bureaucracy grew following 1965 because of the focus on tapping the new federal funding source and
implementing federal programs. This created a “client mentality” that has undermined effective
educational governance and direct accountability to parents and other taxpayers.11 About 10 percent
of local education funding is from taxpayer dollars cycled through the federal government,12 but by
some estimates the federal government is responsible for more than half of the red tape local schools
face.13 States often exert enormous energy to obtain federal funding. For example, in the recent Race to the Top grant
competition, 41 states spent countless man-hours crafting applications—some close to 1,000 pages—in order to qualify for a slice of the $4.35 billion funding. Only
11 states ultimately received awards. For the rest, the significant amount of time and money expended on grant applications will not be recouped by taxpayers.14
Disrupts direct accountability to parents and taxpayers. Accountability is often the reason given for
expansive federal intervention in local schools. Accountability is certainly important, but to whom and for what? Rather than
answering up the bureaucratic chain of command to Washington, accountability should be directed to
parents and other taxpayers. Positive student outcomes are more likely when incentives are aligned so
that schools are most accountable to those with the most at stake in students’ educational
outcomes—their parents.15 Policies that roll back federal intervention, which detracts from this proper
alignment, and advance parental choice can help redirect accountability from Washington to parents. Federal
Intervention Creates a Compliance Burden that Saps Time and Money. The number and scope of federal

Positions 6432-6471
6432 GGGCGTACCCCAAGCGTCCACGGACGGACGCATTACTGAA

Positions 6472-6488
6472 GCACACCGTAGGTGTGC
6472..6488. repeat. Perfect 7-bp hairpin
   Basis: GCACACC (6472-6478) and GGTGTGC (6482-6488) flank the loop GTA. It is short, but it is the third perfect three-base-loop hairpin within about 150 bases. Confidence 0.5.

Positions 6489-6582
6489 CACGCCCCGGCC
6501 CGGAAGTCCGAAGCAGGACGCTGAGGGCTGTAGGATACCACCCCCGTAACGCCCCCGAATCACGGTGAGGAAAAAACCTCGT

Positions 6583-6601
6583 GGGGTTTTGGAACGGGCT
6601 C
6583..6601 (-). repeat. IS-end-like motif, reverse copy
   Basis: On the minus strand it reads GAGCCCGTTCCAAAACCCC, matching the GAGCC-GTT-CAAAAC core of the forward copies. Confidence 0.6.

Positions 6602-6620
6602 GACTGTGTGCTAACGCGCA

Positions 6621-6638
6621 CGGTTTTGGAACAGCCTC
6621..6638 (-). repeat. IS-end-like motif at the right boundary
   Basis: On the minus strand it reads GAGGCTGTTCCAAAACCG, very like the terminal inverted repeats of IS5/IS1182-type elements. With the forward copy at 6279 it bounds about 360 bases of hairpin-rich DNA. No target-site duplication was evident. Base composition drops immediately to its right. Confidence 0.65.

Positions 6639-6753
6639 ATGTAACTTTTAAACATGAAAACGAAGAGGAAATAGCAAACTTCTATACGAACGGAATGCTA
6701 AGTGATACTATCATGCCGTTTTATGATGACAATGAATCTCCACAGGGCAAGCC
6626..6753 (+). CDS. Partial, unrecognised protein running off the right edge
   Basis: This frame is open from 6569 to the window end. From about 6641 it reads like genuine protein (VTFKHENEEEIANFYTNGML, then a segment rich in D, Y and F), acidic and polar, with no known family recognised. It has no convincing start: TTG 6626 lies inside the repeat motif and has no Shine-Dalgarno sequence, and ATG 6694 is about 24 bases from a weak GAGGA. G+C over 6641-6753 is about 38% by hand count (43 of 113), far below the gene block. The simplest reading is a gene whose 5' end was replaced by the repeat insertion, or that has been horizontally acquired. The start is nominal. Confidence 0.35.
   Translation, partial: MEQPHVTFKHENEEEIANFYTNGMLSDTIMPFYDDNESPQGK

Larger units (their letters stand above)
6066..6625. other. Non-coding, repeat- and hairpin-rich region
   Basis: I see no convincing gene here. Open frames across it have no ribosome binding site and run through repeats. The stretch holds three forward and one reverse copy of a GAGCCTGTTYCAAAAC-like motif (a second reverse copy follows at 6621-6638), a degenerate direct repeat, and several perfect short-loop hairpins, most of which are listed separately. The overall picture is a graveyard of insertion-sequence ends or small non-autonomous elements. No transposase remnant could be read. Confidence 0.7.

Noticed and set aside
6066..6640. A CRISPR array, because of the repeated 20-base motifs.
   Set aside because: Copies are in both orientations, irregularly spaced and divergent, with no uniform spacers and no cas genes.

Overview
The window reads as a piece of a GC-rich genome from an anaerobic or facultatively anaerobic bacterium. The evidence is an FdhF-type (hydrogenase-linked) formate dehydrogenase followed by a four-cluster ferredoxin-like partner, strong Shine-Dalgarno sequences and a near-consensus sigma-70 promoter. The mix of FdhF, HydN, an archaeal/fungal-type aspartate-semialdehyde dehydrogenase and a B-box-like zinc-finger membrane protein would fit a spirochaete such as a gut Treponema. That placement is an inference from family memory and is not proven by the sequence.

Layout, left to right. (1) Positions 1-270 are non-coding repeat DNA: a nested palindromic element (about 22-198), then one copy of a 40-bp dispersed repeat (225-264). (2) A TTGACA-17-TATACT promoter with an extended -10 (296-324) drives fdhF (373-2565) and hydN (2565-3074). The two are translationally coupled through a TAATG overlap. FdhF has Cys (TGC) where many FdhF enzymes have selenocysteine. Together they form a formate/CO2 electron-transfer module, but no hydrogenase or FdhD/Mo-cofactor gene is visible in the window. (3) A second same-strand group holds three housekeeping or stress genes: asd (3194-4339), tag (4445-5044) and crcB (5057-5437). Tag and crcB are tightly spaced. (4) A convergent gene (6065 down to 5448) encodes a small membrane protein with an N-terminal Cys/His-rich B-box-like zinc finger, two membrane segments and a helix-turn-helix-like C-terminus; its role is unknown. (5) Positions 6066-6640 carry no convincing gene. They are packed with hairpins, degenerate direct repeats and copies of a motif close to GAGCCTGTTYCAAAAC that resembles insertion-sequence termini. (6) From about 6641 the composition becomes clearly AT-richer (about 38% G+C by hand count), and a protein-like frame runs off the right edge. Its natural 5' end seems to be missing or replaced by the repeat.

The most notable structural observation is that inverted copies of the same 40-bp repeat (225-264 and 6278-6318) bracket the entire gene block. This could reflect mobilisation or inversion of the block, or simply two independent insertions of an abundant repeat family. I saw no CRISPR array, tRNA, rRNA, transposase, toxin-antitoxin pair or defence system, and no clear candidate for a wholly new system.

programs and regulations has created a significant compliance burden for local schools. This wastes
time and money that could be more effectively deployed to achieve educational excellence. Moreover, an
education dollar spent by Washington does not translate into a dollar spent in a local classroom. Diminished funds. For three decades, the

U.S. Education Department has collected taxes, filtered that money through the Washington
bureaucracy, and sent it back to states and school districts. Each step diminishes the funds available to
local schools due to administrative set-asides and other spending. By one 1998 estimate, only 65 cents to 70 cents of every dollar makes its way to the
classroom.16 For 30 years, this spending cycle has failed to improve education. Human capital wasted. The federal burden should

also be calculated in terms of opportunity cost, as school staff attention is directed to program
administration and reporting rather than educational activities. According to the Office of Management
and Budget in 2006, NCLB had increased the annual paperwork burden on state and local communities
by 7 million hours, or $140 million.17 One district reports that “the cost of setting aside a single day to
train the roughly 14,000 teachers in the division on the law’s complex requirements is equivalent to the
cost of hiring 72 additional teachers.”18

Global challenges are increasing and require innovating learning---otherwise


automation causes social instability and transnational threats overwhelm public
responses.
Rebecca Winthrop & Eileen Mcgivney 16, senior fellow and director of the Center for Universal
Education at the Brookings Institution, 9-12-2016, "Rethinking Education in a Changing World (SSIR)," No
Publication, https://ssir.org/articles/entry/rethinking_education_in_a_changing_world